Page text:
Get to know science and engineering education's “Big Three.”
The science and engineering world is constantly evolving, and new discoveries and applications are quickly integrated into new understandings! This phenomenon has created a new set of science standards in addition to the STEM curriculum that is used to provide the most up-to-date framework for educating future scientists. As a result, schools and teachers across the country are beginning to implement two tools aimed at transforming science and engineering education in the United States. These are A Framework for K-12 Science Standards: Practices, Crosscutting Concepts, and Core Ideas and the Next Generation Science Standards.
The framework is divided into three specific dimensions that are basic to deep understanding of how science and engineering work. They are:
- Science and engineering practices. Otherwise considered science behaviors, these practices are the actions scientists participate in while investigating, theorizing, and drawing conclusions about the scientific world. These practices also include engineering design which requires a different approach than scientific inquiry. Engineering design involves the discovery of a problem that can be solved via careful and comprehensive design. On the other hand, scientific inquiry requires the scientist to pose a question and then answer the question through investigation and experimentation.
- Crosscutting concepts. These key concepts can be applied across all areas of science. They serve as a link between the different domains and are designed to be explicitly taught to students. It is important for teachers to teach these key concepts and skills just like they specifically teach content because they help students organize, conceptualize, and internalize new knowledge. These crosscutting concepts are:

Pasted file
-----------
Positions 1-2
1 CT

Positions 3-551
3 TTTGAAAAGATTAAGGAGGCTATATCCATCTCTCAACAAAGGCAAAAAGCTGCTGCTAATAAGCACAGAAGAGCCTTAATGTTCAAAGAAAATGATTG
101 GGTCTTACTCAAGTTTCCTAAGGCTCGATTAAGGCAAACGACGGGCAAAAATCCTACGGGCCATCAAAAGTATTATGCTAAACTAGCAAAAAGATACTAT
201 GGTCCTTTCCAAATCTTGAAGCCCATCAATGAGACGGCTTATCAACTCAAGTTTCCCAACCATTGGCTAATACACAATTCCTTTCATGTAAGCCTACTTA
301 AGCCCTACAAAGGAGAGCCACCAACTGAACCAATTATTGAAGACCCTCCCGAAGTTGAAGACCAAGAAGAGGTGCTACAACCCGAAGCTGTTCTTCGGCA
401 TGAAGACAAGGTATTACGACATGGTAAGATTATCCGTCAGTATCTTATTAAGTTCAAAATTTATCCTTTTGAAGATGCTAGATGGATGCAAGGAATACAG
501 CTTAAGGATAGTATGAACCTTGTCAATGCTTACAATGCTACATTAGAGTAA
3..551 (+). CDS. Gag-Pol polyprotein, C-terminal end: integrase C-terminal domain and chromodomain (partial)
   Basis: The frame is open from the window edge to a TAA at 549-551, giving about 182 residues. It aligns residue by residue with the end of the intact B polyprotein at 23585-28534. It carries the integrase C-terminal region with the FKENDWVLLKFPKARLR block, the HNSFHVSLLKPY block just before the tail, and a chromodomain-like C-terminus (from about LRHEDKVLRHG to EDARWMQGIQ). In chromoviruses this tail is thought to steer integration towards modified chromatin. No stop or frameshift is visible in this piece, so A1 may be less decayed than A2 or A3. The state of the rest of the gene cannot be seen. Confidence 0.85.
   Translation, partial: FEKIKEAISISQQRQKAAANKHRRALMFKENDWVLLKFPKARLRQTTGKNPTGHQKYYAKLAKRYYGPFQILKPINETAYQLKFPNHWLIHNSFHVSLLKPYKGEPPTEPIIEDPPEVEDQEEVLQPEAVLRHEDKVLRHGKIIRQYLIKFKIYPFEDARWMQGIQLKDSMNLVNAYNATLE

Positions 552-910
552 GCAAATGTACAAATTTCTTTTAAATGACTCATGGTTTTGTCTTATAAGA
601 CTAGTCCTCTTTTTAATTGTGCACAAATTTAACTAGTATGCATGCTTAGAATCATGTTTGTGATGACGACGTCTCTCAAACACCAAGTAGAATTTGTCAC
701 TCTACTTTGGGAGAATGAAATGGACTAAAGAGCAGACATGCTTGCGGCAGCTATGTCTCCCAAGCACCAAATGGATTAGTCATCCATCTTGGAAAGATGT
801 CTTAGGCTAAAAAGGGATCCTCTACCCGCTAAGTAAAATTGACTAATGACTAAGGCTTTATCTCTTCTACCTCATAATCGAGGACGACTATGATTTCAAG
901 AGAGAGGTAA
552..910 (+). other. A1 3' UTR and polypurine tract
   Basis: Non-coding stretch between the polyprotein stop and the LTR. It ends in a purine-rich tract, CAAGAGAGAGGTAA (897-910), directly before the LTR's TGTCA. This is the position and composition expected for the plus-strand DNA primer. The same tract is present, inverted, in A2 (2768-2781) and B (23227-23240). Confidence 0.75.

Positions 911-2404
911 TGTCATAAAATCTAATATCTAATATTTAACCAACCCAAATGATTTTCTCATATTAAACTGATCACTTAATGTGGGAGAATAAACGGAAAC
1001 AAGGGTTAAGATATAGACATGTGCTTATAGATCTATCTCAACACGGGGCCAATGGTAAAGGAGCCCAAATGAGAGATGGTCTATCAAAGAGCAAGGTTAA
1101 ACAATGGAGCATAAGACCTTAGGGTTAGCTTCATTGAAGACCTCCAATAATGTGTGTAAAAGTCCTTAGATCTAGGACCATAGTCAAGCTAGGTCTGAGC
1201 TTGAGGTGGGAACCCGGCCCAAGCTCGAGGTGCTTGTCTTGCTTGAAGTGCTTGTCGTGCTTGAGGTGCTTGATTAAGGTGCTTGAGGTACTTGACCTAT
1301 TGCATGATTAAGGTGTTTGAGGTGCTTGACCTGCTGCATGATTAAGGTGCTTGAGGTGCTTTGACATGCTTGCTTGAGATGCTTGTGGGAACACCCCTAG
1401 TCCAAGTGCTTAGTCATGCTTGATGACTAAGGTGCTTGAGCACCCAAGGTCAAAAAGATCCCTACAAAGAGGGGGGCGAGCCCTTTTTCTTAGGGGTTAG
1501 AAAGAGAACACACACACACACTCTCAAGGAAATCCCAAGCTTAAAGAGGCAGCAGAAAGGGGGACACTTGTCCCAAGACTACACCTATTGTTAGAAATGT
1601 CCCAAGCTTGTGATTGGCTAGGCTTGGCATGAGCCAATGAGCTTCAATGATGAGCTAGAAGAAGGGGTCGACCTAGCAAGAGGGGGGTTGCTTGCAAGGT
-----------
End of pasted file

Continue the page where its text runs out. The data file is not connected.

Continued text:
- Cause and effect
- Patterns, similarity, and diversity
- Scale, proportion, and quantity
- Energy and matter
- Systems and system models
- Stability and change
- Structure and function
- Disciplinary core ideas. Much like threads that weave together the STEM curriculum, classroom instruction, and all forms of assessment, these are essential ideas. In order for a science idea to be considered “core” it must meet at least two of the following criteria, but ideally, a core idea will meet all four of the following:
- Has relevance across a variety of disciplines or represents a key concept of one specific discipline.
- Supplies an essential skill that promotes understanding of additional ideas.
- Has importance at a range of grade levels and the ability to be studied at varying degrees of difficulty.
- Impacts the experiences and interests of students and relates to real life problems that require students to use scientific knowledge.
It helps to understand that all of the disciplinary ideas are divided into four domains: life sciences, earth and space sciences, physical sciences, and engineering, technology, and applications of science. Each core disciplinary idea contains a clear and concise explanation and range of grades for instructional planning and assessment purposes. The range of grades, each covering 3-4 grade levels, allows schools and teachers the flexibility to reflect on their instructional priorities within the established framework.
The National Science Teachers Association (NSTA) has a portion of its website dedicated to the Next Generation Science Standards. You can find updates, supporting documents, and resources to help with the implementation of the Next Generation Science Standards and STEM curriculum.
For more information, download our FREE on demand webinar on “Cutting Edge Science,” a lively conversation about the Next Generation Science Standards featuring Marygrove College MAT’s Charles Pearson, Ph.D.